With the cloud offering a way to rapidly scale core business systems with no upfront costs, organisations ignore it at their own risk. But while many organisations are taking advantage of cloud solutions to help them maintain their competitive edge, others are put off by the perceived risks they associate with migrating to the cloud; particularly with regards security.
Security in the cloud is a widely discussed subject. Many concerns centre on the fact that running your services/servers on what is essentially somebody else’s hardware can be an unknown (and therefore scary) experience. When put in these simple terms - your service(s), their hardware - it may not fill you with confidence from the get-go. However, once you realise that there are actually a number of different cloud designs, it’s likely that there will be one that fits your requirements. In this post I’ll cover each of the available options - public, private and hybrid - in turn, explaining the specific benefits and considerations in each case, to help you identify the best solution for you.
Using private clouds is a great choice for internal systems, such as extending your server room or current infrastructure. As you no longer have to worry about environmental constraints such as space, cooling and power, this can tackle scalability issues in a highly effective way. Private clouds can also handle massive workloads, so you can be confident in the reliability of service without worrying about the influence of other workloads that might be sharing the same hardware.
With regards security, if you implement features such as AWS Direct Connect/VPC or Microsoft Azure Virtual Network, then you can encrypt your traffic from your site into these providers. As you are only allowing internal traffic onto this solution, you don’t need to worry about any external access to your environment. These environments can scale when you need them to but, importantly, can also be switched off when not required. During holiday periods, for example, you may wish to switch your environment off for extended periods; incurring very little in the way of charges and ensuring everything remains ready to be switched back on as soon as work begins again.
If you decide to use public cloud - probably for a customer facing website or application - you will need to consider the security implications of doing so; I’m sure that you have read the articles where hackers have made off with private data, and want to avoid the same fate happening to you. Luckily this is where cloud comes into its own, as all providers offer tools to enable you to easily secure any solution that you design, and by following best practice too you can ensure that your private data remains private.
Using toolage such as encryption of data at rest, cloud firewalls/security groups, Identity Access Management (IAM), among others, means that the cloud solution you deploy can even be more secure than your previous infrastructure. It is critical that the use of each layer of new cloud infrastructure is effectively managed, either by hiring competent IT staff or partnering with a provider who already has these qualifications. (At Box UK, for example, we’ve partnered with Amazon Web Services, giving us access to formal accreditation as well as exclusive tools, training and support.)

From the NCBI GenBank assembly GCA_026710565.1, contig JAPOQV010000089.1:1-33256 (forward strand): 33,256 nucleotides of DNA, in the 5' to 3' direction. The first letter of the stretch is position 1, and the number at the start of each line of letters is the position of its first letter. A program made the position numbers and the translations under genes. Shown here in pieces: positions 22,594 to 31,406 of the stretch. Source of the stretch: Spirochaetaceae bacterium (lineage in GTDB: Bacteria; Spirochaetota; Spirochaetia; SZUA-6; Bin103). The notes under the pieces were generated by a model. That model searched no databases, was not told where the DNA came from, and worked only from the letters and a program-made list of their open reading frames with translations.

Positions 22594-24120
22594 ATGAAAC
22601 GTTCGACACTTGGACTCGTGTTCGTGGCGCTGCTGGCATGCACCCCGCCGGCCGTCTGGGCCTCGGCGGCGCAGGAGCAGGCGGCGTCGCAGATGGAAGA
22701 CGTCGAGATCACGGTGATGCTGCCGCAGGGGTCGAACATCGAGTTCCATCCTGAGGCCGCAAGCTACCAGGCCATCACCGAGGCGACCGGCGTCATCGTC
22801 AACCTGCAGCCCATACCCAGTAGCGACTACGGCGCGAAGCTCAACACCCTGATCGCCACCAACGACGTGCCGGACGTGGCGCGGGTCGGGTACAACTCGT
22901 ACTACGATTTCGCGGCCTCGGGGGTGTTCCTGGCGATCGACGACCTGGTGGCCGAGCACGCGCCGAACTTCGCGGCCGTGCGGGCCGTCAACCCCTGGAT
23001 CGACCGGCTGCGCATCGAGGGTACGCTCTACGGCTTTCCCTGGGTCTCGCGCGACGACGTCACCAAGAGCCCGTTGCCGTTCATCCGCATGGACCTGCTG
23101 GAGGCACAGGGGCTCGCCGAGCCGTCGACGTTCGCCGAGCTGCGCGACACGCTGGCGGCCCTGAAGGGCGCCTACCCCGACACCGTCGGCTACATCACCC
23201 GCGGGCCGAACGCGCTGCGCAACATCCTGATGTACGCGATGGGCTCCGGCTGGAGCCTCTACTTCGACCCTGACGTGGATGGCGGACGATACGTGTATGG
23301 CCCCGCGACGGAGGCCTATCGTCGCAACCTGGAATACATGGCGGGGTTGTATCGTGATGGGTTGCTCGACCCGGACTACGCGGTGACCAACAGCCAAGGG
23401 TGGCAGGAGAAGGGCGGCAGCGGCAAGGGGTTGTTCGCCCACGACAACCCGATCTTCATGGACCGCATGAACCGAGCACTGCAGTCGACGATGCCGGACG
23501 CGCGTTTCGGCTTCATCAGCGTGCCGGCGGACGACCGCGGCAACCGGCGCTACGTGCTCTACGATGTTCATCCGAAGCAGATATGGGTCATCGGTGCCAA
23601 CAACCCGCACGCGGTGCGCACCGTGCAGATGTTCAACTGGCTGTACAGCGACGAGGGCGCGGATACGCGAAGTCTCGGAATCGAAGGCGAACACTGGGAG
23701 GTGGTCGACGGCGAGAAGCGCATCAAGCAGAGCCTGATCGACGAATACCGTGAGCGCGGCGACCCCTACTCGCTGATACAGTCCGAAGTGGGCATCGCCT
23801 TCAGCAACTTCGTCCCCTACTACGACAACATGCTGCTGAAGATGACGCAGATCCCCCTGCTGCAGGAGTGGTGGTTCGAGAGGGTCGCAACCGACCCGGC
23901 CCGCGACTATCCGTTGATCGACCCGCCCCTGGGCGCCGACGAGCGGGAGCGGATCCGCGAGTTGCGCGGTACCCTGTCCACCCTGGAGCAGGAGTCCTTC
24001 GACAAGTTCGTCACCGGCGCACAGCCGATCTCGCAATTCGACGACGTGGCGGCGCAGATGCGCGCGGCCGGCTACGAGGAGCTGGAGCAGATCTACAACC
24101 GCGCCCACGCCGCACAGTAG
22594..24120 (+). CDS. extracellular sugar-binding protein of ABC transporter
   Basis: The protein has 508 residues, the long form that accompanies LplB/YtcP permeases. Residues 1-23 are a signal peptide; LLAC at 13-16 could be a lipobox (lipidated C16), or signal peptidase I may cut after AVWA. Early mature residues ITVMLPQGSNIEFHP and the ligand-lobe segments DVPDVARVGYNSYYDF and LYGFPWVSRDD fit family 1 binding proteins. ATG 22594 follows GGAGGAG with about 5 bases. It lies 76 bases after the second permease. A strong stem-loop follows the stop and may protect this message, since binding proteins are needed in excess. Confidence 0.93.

Hybrid clouds can be used when you wish to keep some servers/services on your current infrastructure while also taking advantage of the scalability and other features offered by the cloud. For example, you might be unable to migrate all of your services due to legacy systems, but that won’t stop you from taking advantage of the power that the cloud can offer you.
If you do choose a hybrid approach, it’s important to use secure links from your premises to the cloud, such as AWS Direct Connect/VPC or Azure’s Virtual Network. Once this secure link has been established, resources can easily be created in the cloud and then accessed by your users as if they were hosted on local infrastructure. This will give your business the amazing scalability (with no upfront costs) that is one of the key selling points of the cloud.
This approach could be very useful, for example, if you have a multi-office business and currently have servers in each to provide the same level of service to each of your users. Using the hybrid cloud, you could instead centralise siloed, disparate data and services into a single provider and not have to worry about each individual server; safeguarding resilience and making disaster recovery much easier to manage.
So, to sum up, fears surrounding security shouldn’t put you off extending all or part of your business into the cloud. As long as you take time at the start to design a solution that works for you, adhere to best practice, and take advantage of the security features and tools available to you through leading providers, there’s no reason your cloud solution can’t be as secure as, or even more secure than, any physical setup.
To learn more, check out our webinar "An SME’s journey in migrating to the cloud" where we share the story of our own cloud migration - which has delivered impressive results including significant scalability benefits, and cost-savings of approximately 50%.